We've also had seven firesides and seven Monday night family activities in the nearly five months since we arrived.  We want the Visitors' Centre to be a place of learning, a place of peace, and a place of inspirational and fun activities.  Last week we had more than 900 people come to our small Visitors' Centre.  We're happy to have them come.             ~ Don ~  

Wednesday, June 6, 2012


It's been an eventful week.  Along with our normal activities at the London Temple Visitors' Centre, Queen Elizabeth II just happened to celebrate her Diamond Jubilee a few days ago on our wedding anniversary. Unbeknownst to us at the time, Don and I were married on the 15th anniversary of her coronation, and this last weekend the whole United Kingdom and most of the British Commonwealth celebrated a milestone anniversary with us and with her. Unexpectedly, we got to join in!

I must say it was an historic event for all of us. Forty-five years is a long time to be married, but sixty years is an amazingly long time to reign as the queen. The only monarch to rule England longer than Queen Elizabeth was Queen Victoria. Victoria reigned 63 years and 7 months, and no one would be surprised if Queen Elizabeth exceeds that. She is 86 years old but appears to be in remarkable health. The newspapers here are all reporting that she is more content with her life right now than she ever has been. It seems that the royal family has taken to behaving itself more admirably lately.

For our 45th anniversary, Don and I had reserved tickets a month ago for The Lion King in the London theatre district. Our mission, the England London South Mission, only extends as far north as the Thames River, but senior missionary couples are allowed to cross that boundary to go into downtown London. In fact, we were just in London a week ago to see Chariots of Fire with our Mission President and all of the senior couples in the mission (see our blog post from May 28th). In actuality, Don and I are authorized to travel in a much larger area. Because of our particular calling, we are to visit, where possible, the entire temple district area. We doubt we will be going to Limerick, Ireland or Lille, France, but our temple district also covers about half of England and most of Wales.  As we serve our mission, we will be traveling to visit wards and stakes in many of those areas. But, alas, I digress....

Because of the Diamond Jubilee celebrations last weekend, we decided to stay overnight in London after the play. The next day, we met up with Elder and Sister Brooks (Arthur and Pam). He is the director of the newly opened Hyde Park Chapel Visitors' Centre. We met when we were trained together in the Provo MTC in January. The Brooks have become great friends and they are British, which means they knew how to navigate the Jubilee crowds (better than we did anyway). We decided to attend the Flotilla celebration together on the banks of the Thames. It was amazing!!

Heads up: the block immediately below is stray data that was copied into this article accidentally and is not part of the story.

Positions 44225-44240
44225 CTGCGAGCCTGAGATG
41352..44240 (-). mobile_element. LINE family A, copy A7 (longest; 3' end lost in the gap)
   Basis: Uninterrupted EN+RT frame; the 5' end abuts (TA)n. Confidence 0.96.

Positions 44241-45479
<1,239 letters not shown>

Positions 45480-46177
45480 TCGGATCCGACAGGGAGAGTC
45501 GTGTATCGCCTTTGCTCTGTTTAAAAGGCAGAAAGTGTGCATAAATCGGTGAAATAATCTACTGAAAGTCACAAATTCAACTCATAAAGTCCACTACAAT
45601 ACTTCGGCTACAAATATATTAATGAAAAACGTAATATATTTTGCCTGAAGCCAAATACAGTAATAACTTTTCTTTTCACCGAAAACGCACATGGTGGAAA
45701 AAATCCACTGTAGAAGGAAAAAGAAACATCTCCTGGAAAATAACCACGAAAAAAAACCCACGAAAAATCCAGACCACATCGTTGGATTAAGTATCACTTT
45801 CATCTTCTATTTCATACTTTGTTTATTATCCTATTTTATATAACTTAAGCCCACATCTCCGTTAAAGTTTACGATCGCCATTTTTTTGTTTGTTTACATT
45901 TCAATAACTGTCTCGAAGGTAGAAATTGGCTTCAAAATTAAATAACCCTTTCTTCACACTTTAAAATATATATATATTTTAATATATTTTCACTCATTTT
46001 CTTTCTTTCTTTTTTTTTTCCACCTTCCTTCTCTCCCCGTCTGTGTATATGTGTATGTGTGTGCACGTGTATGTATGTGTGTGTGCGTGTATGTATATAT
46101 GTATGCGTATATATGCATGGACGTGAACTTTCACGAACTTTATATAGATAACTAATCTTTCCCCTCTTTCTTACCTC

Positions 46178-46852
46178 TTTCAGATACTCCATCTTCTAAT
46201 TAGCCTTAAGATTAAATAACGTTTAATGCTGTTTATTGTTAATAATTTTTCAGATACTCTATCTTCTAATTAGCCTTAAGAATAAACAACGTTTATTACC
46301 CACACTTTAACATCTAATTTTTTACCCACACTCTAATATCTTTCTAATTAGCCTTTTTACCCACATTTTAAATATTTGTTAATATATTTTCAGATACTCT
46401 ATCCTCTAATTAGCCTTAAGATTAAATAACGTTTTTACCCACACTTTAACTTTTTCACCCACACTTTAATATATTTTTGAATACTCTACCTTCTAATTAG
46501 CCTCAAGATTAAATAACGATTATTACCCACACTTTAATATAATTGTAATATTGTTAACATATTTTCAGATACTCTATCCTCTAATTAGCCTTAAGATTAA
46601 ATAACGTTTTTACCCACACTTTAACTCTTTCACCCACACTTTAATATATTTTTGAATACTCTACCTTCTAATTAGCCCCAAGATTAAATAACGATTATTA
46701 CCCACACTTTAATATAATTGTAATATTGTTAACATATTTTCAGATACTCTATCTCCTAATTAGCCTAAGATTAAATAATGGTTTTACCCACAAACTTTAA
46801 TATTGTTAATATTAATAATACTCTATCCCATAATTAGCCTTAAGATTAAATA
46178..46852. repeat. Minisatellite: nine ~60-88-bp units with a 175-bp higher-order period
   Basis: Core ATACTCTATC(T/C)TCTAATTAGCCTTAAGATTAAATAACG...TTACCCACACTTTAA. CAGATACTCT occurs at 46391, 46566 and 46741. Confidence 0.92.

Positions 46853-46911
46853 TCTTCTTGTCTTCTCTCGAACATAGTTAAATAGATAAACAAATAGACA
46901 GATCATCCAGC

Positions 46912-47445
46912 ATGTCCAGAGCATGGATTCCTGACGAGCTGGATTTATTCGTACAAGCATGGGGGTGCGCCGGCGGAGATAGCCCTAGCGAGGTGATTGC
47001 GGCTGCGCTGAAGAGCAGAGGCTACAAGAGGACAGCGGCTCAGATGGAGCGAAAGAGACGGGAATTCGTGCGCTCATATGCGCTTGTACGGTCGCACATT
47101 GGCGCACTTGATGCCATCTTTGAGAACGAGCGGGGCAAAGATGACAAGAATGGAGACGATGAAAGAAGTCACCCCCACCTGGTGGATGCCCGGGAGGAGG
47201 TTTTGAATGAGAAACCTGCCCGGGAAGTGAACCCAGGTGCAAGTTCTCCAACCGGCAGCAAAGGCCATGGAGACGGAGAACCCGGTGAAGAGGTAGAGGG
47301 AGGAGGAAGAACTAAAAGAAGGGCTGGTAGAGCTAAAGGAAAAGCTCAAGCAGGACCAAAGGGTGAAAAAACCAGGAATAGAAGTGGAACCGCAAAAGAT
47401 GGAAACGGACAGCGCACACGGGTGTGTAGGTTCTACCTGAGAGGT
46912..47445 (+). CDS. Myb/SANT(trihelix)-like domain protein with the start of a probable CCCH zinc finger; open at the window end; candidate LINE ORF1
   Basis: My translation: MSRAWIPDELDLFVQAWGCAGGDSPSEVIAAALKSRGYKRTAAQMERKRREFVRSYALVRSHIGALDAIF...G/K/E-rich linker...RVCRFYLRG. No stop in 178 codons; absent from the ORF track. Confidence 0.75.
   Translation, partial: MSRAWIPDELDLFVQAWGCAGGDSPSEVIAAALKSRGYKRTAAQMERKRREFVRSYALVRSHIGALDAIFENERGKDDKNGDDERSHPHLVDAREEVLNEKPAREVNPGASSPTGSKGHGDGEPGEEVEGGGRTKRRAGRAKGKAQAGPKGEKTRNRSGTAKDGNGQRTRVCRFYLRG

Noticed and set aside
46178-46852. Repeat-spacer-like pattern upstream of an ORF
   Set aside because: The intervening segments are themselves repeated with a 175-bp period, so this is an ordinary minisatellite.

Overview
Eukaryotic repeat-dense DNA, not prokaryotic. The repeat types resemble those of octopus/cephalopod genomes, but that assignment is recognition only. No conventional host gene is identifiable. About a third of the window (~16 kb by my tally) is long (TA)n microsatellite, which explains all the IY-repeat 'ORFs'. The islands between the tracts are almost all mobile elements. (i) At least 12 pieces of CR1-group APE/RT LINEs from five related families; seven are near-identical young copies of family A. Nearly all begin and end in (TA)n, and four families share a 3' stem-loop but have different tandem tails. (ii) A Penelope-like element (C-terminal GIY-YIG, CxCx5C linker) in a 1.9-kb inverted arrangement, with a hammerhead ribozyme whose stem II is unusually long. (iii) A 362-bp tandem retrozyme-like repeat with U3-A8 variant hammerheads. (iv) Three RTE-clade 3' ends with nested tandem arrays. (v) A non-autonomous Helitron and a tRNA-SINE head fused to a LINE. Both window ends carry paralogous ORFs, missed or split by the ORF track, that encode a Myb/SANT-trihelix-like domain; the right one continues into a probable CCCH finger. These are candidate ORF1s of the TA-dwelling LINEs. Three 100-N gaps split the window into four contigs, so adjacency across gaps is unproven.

I don't think I've ever been in a larger crowd in my life. There was standing room only in the tube (Underground) and on the train. In fact, I've never seen so many people packed into the stations and on the trains - even during rush hour here or in Washington, D.C.  Everywhere we walked people were packed together like sardines. Despite the 90% chance of rain forecast with a high of only 52 degrees, the nation turned out by the millions. No place for someone fainthearted or claustrophobic, that's for sure. Many were dressed in red, white and blue. People were in good spirits, waving British flags all along the way, and behaving respectfully and courteously towards one another. When the Royal Family appeared, the cheer that went up was deafening. It was impressive!

We only expected to get close enough to watch the 1000 ship/boat flotilla on one of the 47 huge viewing screens set up for miles along the banks of the Thames. In the end, we got close enough that we had a great view of two viewing screens and a limited view of the river. We also had a cardboard periscope which worked brilliantly! By looking at the mirror in the bottom of the contraption that reflected another angled mirror about 18 inches higher, we could see the boats and ships quite well. I even managed to get my very own (blurry) photo of the queen's yacht with all the royalty aboard. So much fun!!

Here are a few of our very amateur pictures of the event along with some press photos (duly noted).